John was the only Australian member in the British Squadron, however this did not stop him building a great sense of mateship with his whole Squadron, particularly with his crew member Lieutenant Bill Staton. True to the Anzac Spirit the pair perfected their manoeuvres in-between missions, constantly pushing the boundaries of life and death. They had several victories doing this, which showed off their determination. According to A Voyage around my Father, on one occasion in France, John had an extremely lucky miss in the plane. There was not a cloud nor aircraft in site when he heard a whoosh, he did not have the slightest idea what it was, and later found out it was a huge German gun mounted on a railway track which could fire shells 80 miles into the air. If he and his partner had been hit, they would have been the unluckiest airmen in the war. John and Staton owed their survival throughout all their missions to the true mateship they shared.
In March 1918, the Germans began their big push to end the war, they broke through Allied lines and seemed like they were on their way to victory. The order to the Allied pilots came saying: “Squadrons will bomb and shoot everything they could see on the enemy side of the line. Very low flying is essential. All risks to be taken. Urgent.” (Gordon, 2011) This began the most dangerous and horrific episode of the war for John, his strong Anzac character giving him strength to fight on. John stated with amazement that the Germans were incapable of taking action, “They simply lay down on the road and waited to be shot. If they had set up a fixed machine gun we would have been shot out of the sky, but thankfully they never did.” (Gordon, 2011) In mid-1918 John returned to England to finally complete his flying training, then serving as a SE5a fighter. The completion of the war resulted in him returning to Australia.
Qualities of the Anzac Spirit such as, John’s leadership and commitment resulted in him deservedly being awarded the Military cross for effective ground attack actions during the German March/April 1918 offensives. ‘Lt. John Rutherford Gordon, AFC and RFC. (Australian Flying Corps and Royal Flying Corps) “For conspicuous gallantry and devotion to duty when, as an observer on an offensive patrol, he shot down and destroyed three enemy machine. Previous to this he had shot down two enemy tri-planes, one of which crashed to the ground in flames. He also has effectively and repeatedly scattered mass bodies of enemy troops by accurate shooting of 100 feet. His skill and daring have been of the highest order.” (RSL Virtual War Memorial, 2014).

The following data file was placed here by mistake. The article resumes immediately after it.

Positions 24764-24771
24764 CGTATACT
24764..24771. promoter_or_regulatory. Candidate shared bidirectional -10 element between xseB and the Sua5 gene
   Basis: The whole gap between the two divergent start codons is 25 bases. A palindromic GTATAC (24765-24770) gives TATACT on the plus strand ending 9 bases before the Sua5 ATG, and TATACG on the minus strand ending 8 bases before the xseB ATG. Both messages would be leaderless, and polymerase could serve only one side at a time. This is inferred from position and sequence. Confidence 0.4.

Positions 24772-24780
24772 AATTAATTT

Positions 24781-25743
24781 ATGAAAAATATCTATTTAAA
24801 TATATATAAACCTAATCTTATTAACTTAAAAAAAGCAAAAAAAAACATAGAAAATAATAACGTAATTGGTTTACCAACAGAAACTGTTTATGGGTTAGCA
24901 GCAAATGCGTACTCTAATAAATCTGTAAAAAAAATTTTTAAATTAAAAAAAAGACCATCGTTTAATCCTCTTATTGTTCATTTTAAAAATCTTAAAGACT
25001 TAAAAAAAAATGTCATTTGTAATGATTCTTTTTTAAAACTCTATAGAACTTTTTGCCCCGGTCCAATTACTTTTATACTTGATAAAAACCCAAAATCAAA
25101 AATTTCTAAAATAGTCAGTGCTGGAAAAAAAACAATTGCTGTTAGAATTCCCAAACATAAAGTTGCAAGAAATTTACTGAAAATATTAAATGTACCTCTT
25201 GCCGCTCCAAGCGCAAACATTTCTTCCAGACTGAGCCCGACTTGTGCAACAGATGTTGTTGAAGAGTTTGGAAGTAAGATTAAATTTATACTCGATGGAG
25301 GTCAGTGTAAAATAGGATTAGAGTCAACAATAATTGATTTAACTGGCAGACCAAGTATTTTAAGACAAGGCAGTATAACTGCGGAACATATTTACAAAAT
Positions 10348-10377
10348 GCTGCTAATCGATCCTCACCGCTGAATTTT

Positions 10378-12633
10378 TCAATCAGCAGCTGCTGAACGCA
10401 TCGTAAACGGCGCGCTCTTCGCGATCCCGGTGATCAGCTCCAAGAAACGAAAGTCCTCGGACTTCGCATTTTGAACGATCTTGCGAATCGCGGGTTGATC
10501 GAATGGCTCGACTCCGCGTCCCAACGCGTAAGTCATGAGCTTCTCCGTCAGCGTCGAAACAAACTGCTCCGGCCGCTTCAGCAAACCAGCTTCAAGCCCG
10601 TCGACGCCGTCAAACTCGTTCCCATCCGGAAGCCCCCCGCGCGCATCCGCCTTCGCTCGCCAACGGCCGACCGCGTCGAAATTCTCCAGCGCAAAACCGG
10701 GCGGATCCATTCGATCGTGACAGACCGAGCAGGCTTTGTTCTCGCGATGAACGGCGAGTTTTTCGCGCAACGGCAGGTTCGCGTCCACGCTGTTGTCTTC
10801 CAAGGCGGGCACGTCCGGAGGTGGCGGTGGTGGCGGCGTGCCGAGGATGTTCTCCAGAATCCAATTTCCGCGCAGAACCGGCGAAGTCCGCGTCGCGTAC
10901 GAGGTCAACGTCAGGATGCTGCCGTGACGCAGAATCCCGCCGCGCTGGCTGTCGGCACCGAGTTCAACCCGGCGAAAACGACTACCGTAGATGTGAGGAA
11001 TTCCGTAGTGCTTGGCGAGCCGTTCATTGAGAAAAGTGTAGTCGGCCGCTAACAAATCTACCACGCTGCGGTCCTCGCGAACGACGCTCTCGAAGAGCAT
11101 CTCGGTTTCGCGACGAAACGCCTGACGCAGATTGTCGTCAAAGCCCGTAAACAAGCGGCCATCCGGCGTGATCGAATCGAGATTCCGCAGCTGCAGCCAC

John Rutherford Gordon went onto serve for the Royal Australian Air Force during World War II, where he managed to bravely fight yet again for his country and was lucky to survive. In 1965 John Rutherford Gordon was one of the surviving Gallipoli veterans who returned to ANZAC Cove for the 50th anniversary pilgrimage. He was the last survivor of the 10th Battalion Section 1, and died in 1978 at the age of 83. The army was a field which John was extremely passionate about, he was courageous and willing to sacrifice himself for his King and country.
John was born with the Anzac Spirit in him, each day it strengthened and shaped the extraordinary person he became.
The Gallipoli and Bill Hall Memorial Scholarships aim to teach Australians about the enduring traditions established through Australia's experience during the two World Wars.
The scholarships provide financial assistance for one year to Australians starting degrees at a NSW or ACT university.
There are up to 7 Gallipoli or Bill Hall Memorial Scholarships on offer, each worth $5000 tax free.
Who can apply?
An applicant for the Scholarship must be:
- a lineal descendant of an Australian World War One veteran for the Gallipoli Scholarship, or a lineal descendant of an Australian World War Two veteran for the Bill Hall Memorial Scholarship.
- an Australian citizen resident in NSW or the ACT.
- under 25 years of age on or before 1 March of the year of applying.
- eligible for Youth Allowance, ABSTUDY, Austudy or a similar government benefit.
- able to explain the importance of the Gallipoli tradition to our nation and peoples, or, for the Bill Hall Memorial Scholarship, able to explain the importance of the Battle at Milne Bay.
To be eligible for the scholarships, applicants must:
- provide the regimental details of the veteran (these details will be verified during the selection process).
- provide the family tree which traces the applicant's relationship to the veteran.
- be able to authenticate the family tree with copies of the relevant birth, death and marriage certificates.
- Include a copy of the applicant's birth certificate, examination results (for example HSC, IB, University Entrance), school references and the relevant university offer.
- Submit an essay of about 400 words describing the Gallipoli tradition or, for the Bill Hall Memorial Scholarship, an essay on the importance of the Battle of Milne Bay.
A 60 percent weighting will apply to financial need and a 40 percent weighting to educational merit.
Visit the Gallipoli Scholarship website for full details of the selection criteria and relevant application forms.